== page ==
#### The “standard” temporal method:

This method (*e.g.*, Waples 1989) calculates average (over loci) estimates of genetic drift (*F*) and estimates *N*_{e} as*t* is the number of generations between the (two) samples. Here, we apply estimators *F _{k}* (Pollak 1983) and

*F*

_{s}(Jorde and Ryman 2007, Equation 9), separately for annual samples and consecutive cohorts, and correct estimates for the sampling scheme. Because individual fish were returned to the population just after sampling (fin clipping), corrections should include population census size (

*N*) (Nei and Tajima 1981; Waples 1989). In the case of cohort analyses, the relevant census size is the number of juveniles (Jorde and Ryman 1995), which is typically much larger than either sample sizes or effective size. Hence, the factor

*1/N*was ignored in the sample corrections of

*F*and

_{k}*F*

_{s}, which was based on the respective formulas for sample “plan II” (Nei and Tajima 1981; Waples 1989). Statistical uncertainties in

*F*and

*N*

_{e}were assessed by jackknifing over loci, using the leave-one-out procedure (Efron and Tibshirani 1993, Equation 11.3–11.4). The annual samples should yield an estimate of the annual effective size (

*N*

_{a}), and it was converted to the effective size per generation (

*N*

_{e}) by multiplying it by 1/

*G*(

*cf*. Hill 1979, Equation 4), where

*G*is the average generation length (see below).

#### Maximum-likelihood coalescent-based method:

This method makes the same assumption of no mutations, no selection, no migration, and discrete generations, as the standard temporal method. Likelihood-based estimators are generally considered superior to the method-of-moments estimators (*i.e.*, those relying on estimated amount of genetic drift, *F*) in that they are apparently less sensitive to recent departures from migration–drift equilibrium (Tallmon *et al.* 2004). In addition, in populations with low *N*_{e} that do not follow the Wright–Fisher model (finite *N*, random mating and nonoverlapping generations), the gene genealogy might be better approximated by the coalescent (Berthier *et al.* 2002). We implemented this method with the TMVP software package developed by Beaumont (2003) for annual and cohort samples. It incorporates Bayesian prior information by making the user specify a maximum *N*_{e} (we used *N*_{e max} = 1000), resulting in a uniform prior distribution of *N*_{e} from 0 to *N*_{e max}.

#### Maximum-likelihood method [MLNE (Wang and Whitlock 2003)]:

Methods used to estimate *N*_{e} will be biased if the effects of immigration on allele frequencies are large relative to the effect of genetic drift. In addition to running all models with and without putative immigrants, we evaluated the impact of gene flow on *N*_{e} by applying Wang and Whitlock’s (2003) model incorporated in the MLNE software package, which jointly estimates *N*_{e} and the rate of gene flow (*m*). This method is based on a pseudo-maximum–likelihood approach and uses temporal gene frequency changes in the focal population and the allele frequency of the potential source population to estimate effective size and migration rate separately. The method assumes that there is no selection and negligible mutation, that the source population is sampled, that allele frequencies in the source population and in the immigrants are stable, and that sampling does not affect the availability of reproductive individuals (Wang and Whitlock 2003).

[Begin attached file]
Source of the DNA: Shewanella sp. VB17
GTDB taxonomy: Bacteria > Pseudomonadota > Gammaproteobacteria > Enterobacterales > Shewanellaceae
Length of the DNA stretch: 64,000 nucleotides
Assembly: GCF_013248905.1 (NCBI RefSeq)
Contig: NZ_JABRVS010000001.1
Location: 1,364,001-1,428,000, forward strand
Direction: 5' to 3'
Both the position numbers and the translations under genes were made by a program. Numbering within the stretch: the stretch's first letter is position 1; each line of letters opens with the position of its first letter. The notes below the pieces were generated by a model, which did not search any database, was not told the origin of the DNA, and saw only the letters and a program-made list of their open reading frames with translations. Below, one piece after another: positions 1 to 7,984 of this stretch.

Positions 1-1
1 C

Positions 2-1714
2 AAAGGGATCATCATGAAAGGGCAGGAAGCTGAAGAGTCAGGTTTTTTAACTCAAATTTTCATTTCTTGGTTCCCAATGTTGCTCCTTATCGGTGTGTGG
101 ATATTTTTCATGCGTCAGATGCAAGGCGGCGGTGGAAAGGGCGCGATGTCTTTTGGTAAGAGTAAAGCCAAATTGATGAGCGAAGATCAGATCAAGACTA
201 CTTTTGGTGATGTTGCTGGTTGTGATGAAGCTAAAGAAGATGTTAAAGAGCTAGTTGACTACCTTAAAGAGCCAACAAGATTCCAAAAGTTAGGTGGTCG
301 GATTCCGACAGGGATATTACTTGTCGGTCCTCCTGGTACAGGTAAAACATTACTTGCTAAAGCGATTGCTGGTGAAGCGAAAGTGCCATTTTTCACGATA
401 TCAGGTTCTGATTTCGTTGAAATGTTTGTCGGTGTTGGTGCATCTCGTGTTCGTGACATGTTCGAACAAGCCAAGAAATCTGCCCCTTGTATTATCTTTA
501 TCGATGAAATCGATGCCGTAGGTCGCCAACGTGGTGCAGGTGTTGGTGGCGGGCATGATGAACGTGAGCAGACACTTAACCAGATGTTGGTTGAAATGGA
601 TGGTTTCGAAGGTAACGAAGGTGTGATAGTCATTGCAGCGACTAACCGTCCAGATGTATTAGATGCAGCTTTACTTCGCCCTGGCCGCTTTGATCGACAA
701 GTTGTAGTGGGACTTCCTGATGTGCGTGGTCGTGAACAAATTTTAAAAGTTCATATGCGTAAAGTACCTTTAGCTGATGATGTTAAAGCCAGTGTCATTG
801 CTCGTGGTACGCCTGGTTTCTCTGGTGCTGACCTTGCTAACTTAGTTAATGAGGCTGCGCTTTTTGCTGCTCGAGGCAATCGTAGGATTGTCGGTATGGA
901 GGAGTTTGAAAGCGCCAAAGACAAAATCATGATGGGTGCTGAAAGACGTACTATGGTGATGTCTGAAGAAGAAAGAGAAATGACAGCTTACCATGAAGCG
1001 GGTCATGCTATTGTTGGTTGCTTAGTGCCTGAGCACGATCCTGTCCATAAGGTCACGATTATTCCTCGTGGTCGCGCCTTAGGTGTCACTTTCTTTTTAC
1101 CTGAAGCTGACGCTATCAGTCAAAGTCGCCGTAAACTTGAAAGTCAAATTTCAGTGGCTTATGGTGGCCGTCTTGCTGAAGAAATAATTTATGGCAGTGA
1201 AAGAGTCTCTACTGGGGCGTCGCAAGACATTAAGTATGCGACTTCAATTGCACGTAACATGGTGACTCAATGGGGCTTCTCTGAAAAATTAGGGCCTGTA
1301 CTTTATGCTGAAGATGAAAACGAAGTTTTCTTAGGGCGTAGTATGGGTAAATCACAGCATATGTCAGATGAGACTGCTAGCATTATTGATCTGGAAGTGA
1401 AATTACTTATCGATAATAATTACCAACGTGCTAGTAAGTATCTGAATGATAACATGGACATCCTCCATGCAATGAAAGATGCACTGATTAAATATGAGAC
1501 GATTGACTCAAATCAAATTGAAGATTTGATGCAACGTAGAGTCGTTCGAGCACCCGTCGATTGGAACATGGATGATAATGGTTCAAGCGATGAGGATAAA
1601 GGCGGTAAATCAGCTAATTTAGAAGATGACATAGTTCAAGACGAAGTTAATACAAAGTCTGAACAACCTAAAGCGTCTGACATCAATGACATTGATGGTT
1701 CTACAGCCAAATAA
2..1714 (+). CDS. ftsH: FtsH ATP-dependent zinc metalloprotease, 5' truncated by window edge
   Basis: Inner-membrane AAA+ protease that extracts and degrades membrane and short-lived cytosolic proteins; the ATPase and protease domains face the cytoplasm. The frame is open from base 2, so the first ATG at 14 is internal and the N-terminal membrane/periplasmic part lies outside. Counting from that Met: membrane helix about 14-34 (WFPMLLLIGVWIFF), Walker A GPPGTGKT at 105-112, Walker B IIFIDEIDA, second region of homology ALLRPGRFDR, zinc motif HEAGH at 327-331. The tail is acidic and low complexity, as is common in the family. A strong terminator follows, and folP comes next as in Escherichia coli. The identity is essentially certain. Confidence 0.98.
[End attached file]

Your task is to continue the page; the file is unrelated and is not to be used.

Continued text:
#### Accounting for age structure:

This was done following Jorde and Ryman (1995). Briefly, the method estimates *N*_{e} from observed temporal shifts in allele frequencies among consecutive cohorts (*i.e.*, samples of individuals born 1 year apart). It does this by accounting for the demographic characteristics of the population estimated from demographic parameters (the elements *l _{i}* and

*b*of an ordinary Leslie population matrix) summarized into a correction factor

_{i}*C*and generation length

*G*,

*F*is as in (1), but calculated from data on consecutive cohorts, and averaged over all consecutive cohort pairs (

*i.e.*, cohort pairs 1998 and 1999, 1999 and 2000, and so on).

To estimate the correction factors *C* and *G* we first used the field data to estimate annual survival (*l _{i}*) and birth (

*b*) rates for each age class (

_{i}*i*). Age-specific survival rates were estimated from capture–mark–recapture data on brown trout in Bellbekken (Carlson

*et al.*2008). On the basis of estimated “winter” and “summer” season survival, age-specific monthly survival probabilities were estimated, and we used these estimates to calculate an average survival rate per year,

*S*= 0.41. This estimate was subsequently used to calculate

*l*=

_{i}*S*

^{i−}^{1}, where

*i*is the age class, counted from 1 (

*l*

_{1}= 1 per definition).

There was, however, some uncertainty in the age determination based on scales. In Bellbekken fish growth is slow and adjacent scale rings are often difficult to distinguish. A number of individuals that were not marked at first capture, or had lost their tags, were genotyped more than once and, as they had identical genotypes and compatible body length measurements, provided an estimate of the age-determination error rate. It was found that 36.5% of the fish that were aged ≥3 years were underestimated by 1 year and 19.0% were underestimated by 2 years. A corrected age distribution was obtained by iterating a computer simulation procedure in which 1 or 2 years are randomly added to the age of individual fish, in concurrence with the estimated proportions. Accordingly, age-specific birth rates (*b _{i}*) were estimated in two steps. First, the probability of being mature at age

*i*, prob(mature

_{(}